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The Daily Wildcat

The Daily Wildcat

 

    Iran’s Achilles heel: Oil

    Matt Stonecolumnist
    Matt Stone
    columnist

    It’s a steady, ominous thump in the distance, but those war drums are approaching, getting louder and heralding another fiasco in the Middle East.

    For over a year, The Weekly Standard – that bastion of neoconservative pipe dreams (and, on occasion, good sense) – has been advocating military strikes against Iran. And recent events in Iraq and Iran suggest that we’ve reached a critical moment in the region.

    On Jan. 11, U.S. forces stormed an Iranian government office in Irbil, Iraq, where they detained six Iranians presumed to be connected to violence against American troops.

    Nine days later, in a brazen and well-coordinated attack in the Iraqi city of Karbala, unidentified assailants dressed in military garb drove into a secure compound, kidnapped four U.S. soldiers and later shot them to death.

    Even supported by high oil prices, the Iranian
    economy is a house of cards. A swift,
    unexpected drop in oil prices could engender a political crisis in the country.

    A fifth U.S. soldier died in the raid. Within days, U.S. officials announced that they had started a probe into possible Iranian involvement. The implication was all too clear: Karbala was a response to Irbil.

    In a recent National Public Radio interview, Nicholas Burns, the No. 3 official at the U.S. State Department, alluded to Iran’s involvement in the deaths of American soldiers. In that same interview, Burns stated, “”The larger point is this: Iran is seeking a position of dominance in the Middle East. It’s very clear. Iran has a regional agenda, which is very much at odds with that of the United States.””

    Left unspoken is America’s agenda in the Middle East: regional dominance. No wonder our two agendas are “”very much at odds”” with each other.

    Our squabbles with Iran over “”regional dominance”” cannot – should not – be solved by war. With our military tied down in Iraq and Afghanistan and a nuclear North Korea making threatening noises in East Asia, an invasion of Iran would go beyond the doctrine of strategic sufficiency – doing just enough to achieve one’s strategic aims. Our aims are not necessarily regime change in Tehran, but rather the prevention of Iranian nuclear capability.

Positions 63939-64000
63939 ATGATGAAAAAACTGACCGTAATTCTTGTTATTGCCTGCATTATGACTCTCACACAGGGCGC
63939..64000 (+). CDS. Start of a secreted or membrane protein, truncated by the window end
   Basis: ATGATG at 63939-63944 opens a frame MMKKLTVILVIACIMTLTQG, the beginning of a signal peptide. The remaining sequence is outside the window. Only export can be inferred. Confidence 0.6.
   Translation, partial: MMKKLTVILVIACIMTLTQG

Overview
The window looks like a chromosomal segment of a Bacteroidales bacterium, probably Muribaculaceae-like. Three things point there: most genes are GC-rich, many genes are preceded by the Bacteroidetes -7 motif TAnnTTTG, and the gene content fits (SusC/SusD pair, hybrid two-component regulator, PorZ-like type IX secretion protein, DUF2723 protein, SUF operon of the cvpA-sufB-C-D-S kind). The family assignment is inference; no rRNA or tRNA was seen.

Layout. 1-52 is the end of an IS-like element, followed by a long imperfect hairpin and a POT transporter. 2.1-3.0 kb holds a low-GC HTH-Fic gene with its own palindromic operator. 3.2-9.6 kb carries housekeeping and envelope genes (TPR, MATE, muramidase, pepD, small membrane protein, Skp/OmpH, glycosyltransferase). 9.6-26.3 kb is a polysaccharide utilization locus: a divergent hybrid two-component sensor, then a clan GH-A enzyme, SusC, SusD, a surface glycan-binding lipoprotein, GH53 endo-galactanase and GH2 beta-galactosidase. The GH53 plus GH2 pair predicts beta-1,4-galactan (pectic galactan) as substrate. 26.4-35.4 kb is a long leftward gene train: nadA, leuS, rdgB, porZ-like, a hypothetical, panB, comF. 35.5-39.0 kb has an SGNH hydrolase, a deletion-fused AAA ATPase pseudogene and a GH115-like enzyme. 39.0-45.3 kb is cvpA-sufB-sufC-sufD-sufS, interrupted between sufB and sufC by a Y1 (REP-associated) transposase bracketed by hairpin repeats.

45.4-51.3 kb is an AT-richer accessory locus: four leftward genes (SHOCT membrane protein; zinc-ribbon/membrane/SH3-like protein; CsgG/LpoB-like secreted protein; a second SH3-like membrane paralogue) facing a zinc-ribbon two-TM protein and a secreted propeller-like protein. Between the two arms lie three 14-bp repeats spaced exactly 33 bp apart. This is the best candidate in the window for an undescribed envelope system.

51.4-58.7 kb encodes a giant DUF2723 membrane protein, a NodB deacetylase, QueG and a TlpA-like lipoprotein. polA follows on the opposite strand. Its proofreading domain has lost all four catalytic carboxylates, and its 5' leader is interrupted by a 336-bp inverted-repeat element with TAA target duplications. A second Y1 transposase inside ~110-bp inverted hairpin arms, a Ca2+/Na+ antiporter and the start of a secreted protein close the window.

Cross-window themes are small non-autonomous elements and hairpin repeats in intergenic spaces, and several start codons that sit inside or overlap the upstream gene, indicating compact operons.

More subtle, yet effective, measures are in order.

    The Iranian economy is teetering on the brink. A recent Jerusalem Post piece, titled “”Ahmadinejad’s reign threatened by soaring house prices,”” laid out the dilemma that inflation poses to Iranian president Mahmoud Ahmadinejad’s government. More recently, 150 prominent Iranian businessmen signed a letter berating Ahmadinejad for “”policies that led to a surge in inflation.””

    Economic malaise led Ahmadinejad’s party to a thorough drubbing in local council elections in January. The ayatollahs – the religious leaders of Iran who hold the real power – have taken notice and have restrained Ahmadinejad’s more blustery nuclear rhetoric.

    The health of Iran’s economy is contingent upon high oil prices – and thus, the ability to buy off political opposition. Even supported by high oil prices, however, the Iranian economy is a house of cards. A swift, unexpected drop in oil prices could engender a political crisis in the country. That goal would be best served by a dramatic fall in world demand for oil.

    But how?

    In the pages of The Wall Street Journal, economists have occasionally argued for oil import tariffs to reduce oil prices. It sounds counterintuitive, but it’s not – and it also offers a real chance to undermine Iran’s shaky government.

    Because the United States acts as a quasi-monopsonistic buyer of oil on world markets ð- that is, we purchase vastly more hydrocarbons than the next country – our demand for oil influences world prices. Let’s say the U.S. government slaps an import tariff on all imported oil. This would reduce American demand to the extent that world prices would actually fall, and perhaps quite dramatically.

    Domestic consequences notwithstanding, such a policy would generate quite a few grumbles in the oil-exporting capitals of the world. Caracas, Moscow, Riyadh and Tehran would be acutely conscious of it. The Saudis might not be pleased, but at least they could sign on to the strategic intent of the move. The Iranians would especially feel the heat, already under an international sanctions regime and pinned down as the world’s bad guy.

    The drop in oil demand, and thus the drop in oil prices, would be warmly welcomed by the oil-importing Chinese, who indeed might even support more of our efforts in the Security Council to hold Iran accountable and to stop the genocide in Darfur.

    An oil import tariff would be a decisive non-military action that might indeed cause significant economic disruption in Iran and bring them back to the negotiating table over deleterious nuclear shenanigans.

    Otherwise, the war drums will only get louder.

    Matt Stone is a senior majoring in international studies and economics. He can be reached at letters@wildcat.arizona.edu

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